The Enforeability of Restrictive Covenants

Normally, if you enter into an agreement with another person to do or not do something, a court will enforce that agreement if you violate it, with the assumption that you got some kind of fair exchange in the agreement. So, without knowing anything else, you would think that a court would enforce a restrictive covenant. But that is not necessarily the case, at least with restrictive covenants in the context of employment. The reason for this has to do with public policy. There is something about restrictive covenants that courts in New York State don’t like. That something is the effect that restrictive covenants have on competition, and on the ability of employees to make a living.

You should keep in mind that not all states are as tough on restrictive covenants as courts in New York. So, if you live in another state, or work in another state, what I say here about restrictive covenants may or may not apply to you. It depends on the state.

A New York court will enforce a restrictive covenant in the right case, but exactly what is the right case is often difficult to predict. Even when a court enforces a restrictive covenant, it isn’t unusual for the court to reform or re-write the provision to make it less restrictive.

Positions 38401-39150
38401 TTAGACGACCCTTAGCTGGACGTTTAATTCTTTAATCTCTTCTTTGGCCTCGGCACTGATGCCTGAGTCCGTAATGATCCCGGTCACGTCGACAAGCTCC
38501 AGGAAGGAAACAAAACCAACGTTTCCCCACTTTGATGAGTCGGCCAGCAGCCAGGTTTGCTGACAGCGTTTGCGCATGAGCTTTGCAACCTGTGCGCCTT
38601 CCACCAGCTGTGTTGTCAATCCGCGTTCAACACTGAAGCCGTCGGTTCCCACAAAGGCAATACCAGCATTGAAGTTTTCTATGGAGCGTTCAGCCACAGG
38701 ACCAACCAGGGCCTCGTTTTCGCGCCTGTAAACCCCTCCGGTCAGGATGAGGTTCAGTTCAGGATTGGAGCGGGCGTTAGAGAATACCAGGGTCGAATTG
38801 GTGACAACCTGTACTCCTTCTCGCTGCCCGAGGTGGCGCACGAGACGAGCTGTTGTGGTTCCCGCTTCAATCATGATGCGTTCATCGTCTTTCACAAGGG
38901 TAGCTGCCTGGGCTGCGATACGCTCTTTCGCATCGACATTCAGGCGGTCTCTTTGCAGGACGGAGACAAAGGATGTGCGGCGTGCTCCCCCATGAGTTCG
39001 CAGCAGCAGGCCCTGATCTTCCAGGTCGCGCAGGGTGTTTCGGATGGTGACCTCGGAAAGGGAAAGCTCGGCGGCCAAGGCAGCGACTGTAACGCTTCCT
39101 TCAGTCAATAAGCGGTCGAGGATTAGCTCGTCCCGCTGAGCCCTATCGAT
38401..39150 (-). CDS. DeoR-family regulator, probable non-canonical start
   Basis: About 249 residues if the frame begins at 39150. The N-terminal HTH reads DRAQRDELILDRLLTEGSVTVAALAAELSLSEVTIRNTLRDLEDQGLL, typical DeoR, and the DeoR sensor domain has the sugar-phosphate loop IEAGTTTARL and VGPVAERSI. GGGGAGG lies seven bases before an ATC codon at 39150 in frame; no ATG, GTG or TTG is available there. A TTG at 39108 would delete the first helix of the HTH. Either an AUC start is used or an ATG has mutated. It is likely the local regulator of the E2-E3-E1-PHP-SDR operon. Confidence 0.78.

I couldn’t possibly list all of the factors that a court may take into consideration in deciding to enforce a restrictive covenant, but here are some: The nature of the employee’s position. A court is less likely to enforce a restrictive covenant against a file clerk than a high level executive. The nature of the employer’s business. If the employer is a fast food joint, a court is less likely to enforce a restrictive covenant than if the employer is a manufacturer of high tech products. The difficulty involved in identifying potential customers. If every person or business listed in a telephone book is a potential customer, a court is less likely to enforce the provision than if potential customers are few and far between, and hard to identify. The size and insularity of the market. This point is related to the number of potential customers, but is not quite the same. Basically, a restrictive covenant is more likely to be enforced in a small rural market than it would be in a crowded urban market. The investment involved in making a potential customer a paying customer. In some markets, the employer may have to spend a lot of time and money just to find out whether the employer can even service the potential customer. The bigger the investment in qualifying the customer, the more likely a restrictive covenant will be enforced. The size of the transaction has an effect on enforceability. If transactions typically involve only a few dollars, the covenant is less likely to be enforced. If each sale involves millions of dollars, enforcement is more likely..

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